Kidz In The Hall: Back To The Summer

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Tuesday's Pick

  • Song: "Drivin' Down the Block"
  • Artist: Kidz in the Hall
  • CD: The In Crowd
  • Genre: Hip-Hop
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Kidz in the Hall's "Drivin' Down the Block" is a sunny anthem where style overwhelms substance, in grand hip-hop tradition. courtesy of the artist hide caption

itoggle caption courtesy of the artist

The rap duo Kidz in the Hall is sort of like the Vampire Weekend of contemporary hip-hop: Its members met while attending an Ivy League university — prominently reflected in their stage getup — and they owe much of their success to the file-sharing footsoldiers of the music blogosphere. Also like the New York rock group, they've scored buzz among the drainpipe-jeans crowd, complete with the unfortunate label "hipster rap" and the requisite backlash sure to follow. Thankfully, Kidz in the Hall's members don't much seem to care, and for that, this past summer's soundtrack was much enriched.

In "Drivin' Down the Block," Naledge (the MC) and Double-O (the DJ and producer) have created a sunny anthem where style overwhelms substance, in grand hip-hop tradition. The song has been public since January or so, and as winter returns, it's nice to look back on its ode to a quintessential warm-weather activity: cruising, among other forms of bragging sport. In their quest for the good life, they play loud music, proclaim their commodity fetishism, procure various intoxicants and pursue women without effort: "Wifey feelin' intimate / Park up at the lake and turn the car into the Sybaris."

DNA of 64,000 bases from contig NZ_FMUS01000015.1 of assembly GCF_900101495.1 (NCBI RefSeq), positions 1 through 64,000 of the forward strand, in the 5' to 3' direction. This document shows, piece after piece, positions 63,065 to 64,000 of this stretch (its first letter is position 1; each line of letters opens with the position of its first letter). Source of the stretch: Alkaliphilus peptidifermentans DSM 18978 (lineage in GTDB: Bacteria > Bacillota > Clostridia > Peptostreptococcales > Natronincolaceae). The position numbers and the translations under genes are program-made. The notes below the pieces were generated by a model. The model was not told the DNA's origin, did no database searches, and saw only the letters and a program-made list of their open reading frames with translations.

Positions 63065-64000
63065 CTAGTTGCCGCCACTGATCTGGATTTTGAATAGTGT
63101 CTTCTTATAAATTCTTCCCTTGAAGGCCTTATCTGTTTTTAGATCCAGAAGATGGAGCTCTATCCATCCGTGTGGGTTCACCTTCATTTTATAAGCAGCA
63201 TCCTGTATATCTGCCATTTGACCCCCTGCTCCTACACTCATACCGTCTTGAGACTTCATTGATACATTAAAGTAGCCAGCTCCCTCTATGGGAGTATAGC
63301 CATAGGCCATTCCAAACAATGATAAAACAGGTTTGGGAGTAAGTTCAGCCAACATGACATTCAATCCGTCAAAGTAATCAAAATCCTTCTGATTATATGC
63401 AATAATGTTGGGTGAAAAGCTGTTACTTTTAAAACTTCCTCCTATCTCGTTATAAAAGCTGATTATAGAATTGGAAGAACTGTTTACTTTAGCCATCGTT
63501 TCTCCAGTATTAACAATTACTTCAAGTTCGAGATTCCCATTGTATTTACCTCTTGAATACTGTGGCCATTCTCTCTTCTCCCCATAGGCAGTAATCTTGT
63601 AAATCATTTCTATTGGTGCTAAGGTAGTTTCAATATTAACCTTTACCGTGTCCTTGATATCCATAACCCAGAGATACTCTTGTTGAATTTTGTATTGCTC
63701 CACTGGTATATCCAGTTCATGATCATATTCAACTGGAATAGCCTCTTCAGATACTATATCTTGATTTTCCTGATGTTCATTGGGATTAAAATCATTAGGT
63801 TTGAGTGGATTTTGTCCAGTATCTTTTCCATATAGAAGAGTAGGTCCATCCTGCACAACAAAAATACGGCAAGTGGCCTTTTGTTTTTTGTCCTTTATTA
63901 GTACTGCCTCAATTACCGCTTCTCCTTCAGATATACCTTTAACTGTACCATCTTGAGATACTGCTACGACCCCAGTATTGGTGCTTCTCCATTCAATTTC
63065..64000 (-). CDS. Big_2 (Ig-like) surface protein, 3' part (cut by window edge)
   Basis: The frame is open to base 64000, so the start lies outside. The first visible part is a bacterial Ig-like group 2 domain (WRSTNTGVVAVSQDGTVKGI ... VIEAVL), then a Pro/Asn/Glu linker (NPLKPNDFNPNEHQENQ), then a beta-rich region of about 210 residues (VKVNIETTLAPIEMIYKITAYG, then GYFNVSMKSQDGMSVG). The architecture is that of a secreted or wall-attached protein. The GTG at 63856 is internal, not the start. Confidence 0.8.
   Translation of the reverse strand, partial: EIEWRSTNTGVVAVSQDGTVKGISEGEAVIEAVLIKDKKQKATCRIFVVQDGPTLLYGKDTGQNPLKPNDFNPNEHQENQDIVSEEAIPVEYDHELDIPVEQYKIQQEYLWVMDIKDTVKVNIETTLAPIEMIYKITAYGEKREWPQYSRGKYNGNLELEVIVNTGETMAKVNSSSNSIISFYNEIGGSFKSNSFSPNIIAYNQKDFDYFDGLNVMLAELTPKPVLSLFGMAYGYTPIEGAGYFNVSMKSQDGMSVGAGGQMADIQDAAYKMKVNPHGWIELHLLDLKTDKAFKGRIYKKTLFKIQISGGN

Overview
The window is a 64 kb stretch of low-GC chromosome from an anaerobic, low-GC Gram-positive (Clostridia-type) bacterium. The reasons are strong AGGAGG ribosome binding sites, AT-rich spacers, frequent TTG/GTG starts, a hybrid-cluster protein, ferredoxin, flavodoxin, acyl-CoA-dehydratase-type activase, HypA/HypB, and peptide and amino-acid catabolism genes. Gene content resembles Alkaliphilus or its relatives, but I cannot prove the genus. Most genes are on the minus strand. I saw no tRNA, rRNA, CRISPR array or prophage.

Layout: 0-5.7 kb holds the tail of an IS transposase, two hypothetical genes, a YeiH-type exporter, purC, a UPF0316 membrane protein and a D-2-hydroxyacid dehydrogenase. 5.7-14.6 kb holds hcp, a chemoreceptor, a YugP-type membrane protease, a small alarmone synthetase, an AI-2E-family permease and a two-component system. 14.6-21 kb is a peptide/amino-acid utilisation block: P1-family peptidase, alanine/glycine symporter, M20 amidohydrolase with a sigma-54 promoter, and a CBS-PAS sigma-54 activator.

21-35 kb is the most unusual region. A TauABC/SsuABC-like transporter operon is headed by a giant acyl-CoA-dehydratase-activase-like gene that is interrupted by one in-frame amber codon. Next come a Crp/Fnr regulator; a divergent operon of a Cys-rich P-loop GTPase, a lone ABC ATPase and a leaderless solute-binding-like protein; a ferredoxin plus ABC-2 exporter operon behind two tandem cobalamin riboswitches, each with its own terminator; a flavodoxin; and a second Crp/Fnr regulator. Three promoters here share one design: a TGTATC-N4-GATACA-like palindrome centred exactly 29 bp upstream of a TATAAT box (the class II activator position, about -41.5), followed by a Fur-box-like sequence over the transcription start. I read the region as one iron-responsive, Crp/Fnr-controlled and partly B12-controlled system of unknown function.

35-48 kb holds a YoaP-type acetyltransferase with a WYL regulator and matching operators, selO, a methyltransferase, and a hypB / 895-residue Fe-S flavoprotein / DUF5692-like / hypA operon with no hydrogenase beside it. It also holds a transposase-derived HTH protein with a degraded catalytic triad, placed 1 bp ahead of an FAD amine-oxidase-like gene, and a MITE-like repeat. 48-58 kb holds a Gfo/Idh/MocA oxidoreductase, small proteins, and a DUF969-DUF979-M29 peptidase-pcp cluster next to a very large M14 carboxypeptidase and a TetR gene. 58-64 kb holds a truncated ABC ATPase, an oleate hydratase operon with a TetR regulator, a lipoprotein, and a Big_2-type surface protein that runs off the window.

The duo also throws in a handful of references engineered to make the informed listener feel smart: the sample of Masta Ace's minor hit "Born to Roll," the interpolation of the hook to OutKast's "Elevators (Me and You)," numerous allusions to A Tribe Called Quest's The Low End Theory. Considering that these guys were probably in actual grade-school halls when some of those works emerged, it makes Naledge's claim to be "so hip-hop" sound a touch calculated. But any real or imagined inauthenticity is dwarfed by his evident respect for hip-hop history — and, more to the point, the fun he seems to be having. Naledge spits with the swagger necessary to pull off his strut, and Double-O sets him up with a radio-friendly beat, an amalgam of swirling synths, deliberately dated 808 drum sounds and any number of sonic ornaments. With the niceties of summer long past, it's still nice to revel in the sheer pleasure of innocently glorious ostentation.

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